You then said, “Count on Jim to be blunt, but get it right-:).” and “Does Card’s Mormon world view influence his work? Yes. Sometimes it is very clear.” and “Jim expressed his opinion. I am also skeptical.”

    If in fact, as you say, you “hold neither opinion,” then surely a clarification and correction would be better than “For heaven’s sakes, Pepper. I did not say…” because you actually did by any reasonable reading of what you wrote.

    It’s okay to say, “Oops, I meant to say XYZ. I’m sorry.” :-)

  • Phillip Winn

    Mark, I took too long to respond to a cellphone call this morning – I was in the shower. :-)

    And actually, I’m starting to believe there is a slightly bigger problem at work with the comments, too.

  • Jim Carruthers

    I don’t really object to Orson Scott Card’s SF books so much in that they are overt about his conflicted agenda, but his homophobic essays and a couple of really sleazy short stories which exploit child abuse while attempting to decry it, just turn me off.

    I’m sure he is a nice man in person, but his SF is really reactionary.

  • Scott Pepper


    I’m not sure which essays and stories you’re referring to–I’m mostly familiar with his novels. If this is the case, it’s certainly a side of OSC I’ve not seen before in his writing. Do you know the names of any of these pieces or where they appeared?

    Thanks in advance.

  • Jim Carruthers

    Well there is this article called “The Hypocrites of Homosexuality“.

    We Latter-day Saints know that we are eternal beings who must gain control of our bodies and direct our lives toward the good of others in order to be worthy of an adult role in the hereafter. So the regulation of sexual drives is designated not just to preserve the community of the Saints but also to improve and educate the individuals within it. The Lord asks no more of its members who are tempted toward homosexuality than it does of its unmarried adolescents, its widows and widowers, its divorced members, and its members who never marry. Furthermore, the Lord even guides the sexual behavior of those who are married, expecting them to use their sexual powers responsibly and in a proportionate role within the marriage.

    So, Spiderman is a Mormon?

    Apparently people who want to exersize their rights under the law will destroy ‘murrica:

    The damage caused to children by divorce and illegitimate birth is obvious and devastating. While apologists for the current system are quick to blame poverty resulting from “deadbeat dads” as the cause, the children themselves know this is ludicrous.

    The short stories, I can’t remember, but they were in The Magazine of Fantasy and Science Fiction, and one in particular was dedicated to the dead of a child which Card later said he fabricated.

  • Jim Carruthers

    crap, I meant to type “death of a child”, but of course spelling checkers don’t flag the wrong tense.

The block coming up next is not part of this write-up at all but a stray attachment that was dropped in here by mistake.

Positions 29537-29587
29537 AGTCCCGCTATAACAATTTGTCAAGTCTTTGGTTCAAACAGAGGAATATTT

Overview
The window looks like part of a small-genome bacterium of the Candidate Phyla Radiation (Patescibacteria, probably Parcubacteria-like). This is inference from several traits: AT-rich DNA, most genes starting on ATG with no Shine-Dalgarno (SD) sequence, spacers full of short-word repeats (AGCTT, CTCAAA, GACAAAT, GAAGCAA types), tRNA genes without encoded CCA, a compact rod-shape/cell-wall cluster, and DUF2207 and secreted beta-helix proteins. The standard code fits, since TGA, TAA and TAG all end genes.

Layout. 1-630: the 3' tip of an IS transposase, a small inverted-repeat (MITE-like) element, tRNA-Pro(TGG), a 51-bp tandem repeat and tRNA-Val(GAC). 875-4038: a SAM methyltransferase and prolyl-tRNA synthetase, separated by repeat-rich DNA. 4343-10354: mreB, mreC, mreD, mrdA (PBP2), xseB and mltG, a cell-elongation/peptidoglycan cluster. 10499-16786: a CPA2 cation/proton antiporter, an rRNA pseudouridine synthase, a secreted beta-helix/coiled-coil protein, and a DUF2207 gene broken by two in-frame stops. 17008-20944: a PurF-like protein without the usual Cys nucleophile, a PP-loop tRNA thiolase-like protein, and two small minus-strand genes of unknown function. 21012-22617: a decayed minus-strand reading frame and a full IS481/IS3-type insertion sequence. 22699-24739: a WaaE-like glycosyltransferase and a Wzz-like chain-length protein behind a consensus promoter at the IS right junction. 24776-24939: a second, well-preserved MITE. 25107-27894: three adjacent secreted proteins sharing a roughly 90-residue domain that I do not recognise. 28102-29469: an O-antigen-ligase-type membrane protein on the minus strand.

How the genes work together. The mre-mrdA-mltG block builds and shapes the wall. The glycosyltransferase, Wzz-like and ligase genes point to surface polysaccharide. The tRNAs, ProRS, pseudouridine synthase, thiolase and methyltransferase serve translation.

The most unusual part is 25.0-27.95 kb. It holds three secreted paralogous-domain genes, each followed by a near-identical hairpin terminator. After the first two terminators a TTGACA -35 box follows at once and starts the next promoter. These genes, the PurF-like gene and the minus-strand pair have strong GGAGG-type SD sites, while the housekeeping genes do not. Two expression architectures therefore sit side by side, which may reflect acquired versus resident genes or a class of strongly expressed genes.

• Mac Diva

    I guess I should have been more specific. I agree with Jim’s skepticism about the very conservative values underlying Card’s writing. However, I have not studied Card enough to say much about his personality. As you can see above, Jim knows more about some of this than I do.

    I wonder if Card is causing himself a problem by wearing two hats openly — as Mormon leader and pundit and as sci-fi writer. (He apparently regularly writes articles for Mormon publications on and off line.) It, combining religion and sci-fi, worked for L. Ron Hubbard, but does he really want to go there-:).

  • Phillip Winn

    MD, you’re forgiven. Go and sin no more. <grin>

    Incidentally, I don’t think OSC would consider himself a Mormon leader. He is influential in exposing many of us on the outside to Mormon ideas and patterns of thinking, but I believe his influence within the church itself is quite small. At least it was when I looked into it a number of years ago, long after he had become a very successful SF writer.

    On the topic itself, I quite enjoy OSC’s work in some cases (the first series of Ender books, Lost Boys, Alvin Maker, the older stuff), but not in others (the horrid mission to earth series). I do believe that the more he tries to introduce Mormon history into his stories, the more they suffer.

  • Jim Carruthers

    What we all need to do is watch “Battlefield Earth” and then take a long, hot shower.

    For fun, try to see if the book “Barefaced Messiah” is available in your local library or has “disappeared”.

  • Clay Whittaker

    I have noticed this occasionally, but only when it fits the story. In the first Ender book their was a young girl who ender thought should be treated like any other boy, even to the point of advocating her right to strip publicly like all the other boys. This sounds rather more feminist than mormon to me. I believe any moral absolutes in science fiction stick out like a sore thumb. From what I’ve read it seems like most sf writers are either Libertarians or far-leftists, who invariably know their is no God. I believe it’s a bit refreshing to see something a little out of the norm every once in awhile.

  • jc

    You and your pathetic over looks are ridiculous, i completley disagree, and the ending was terrible.

  • Sarah Marmon

    I’m doing a paper on Orson Scott Card, and I have read a lot on him (not so much that I’m an expert, but whatever).
    What I’ve learned so far is that he takes way too much crap for being a Mormon. He lists himself as a moderate Democrat, and the only one of his views I find irrevocably distasteful is his opinion on homosexuality. He is much more progessive than some other very religious people out there today.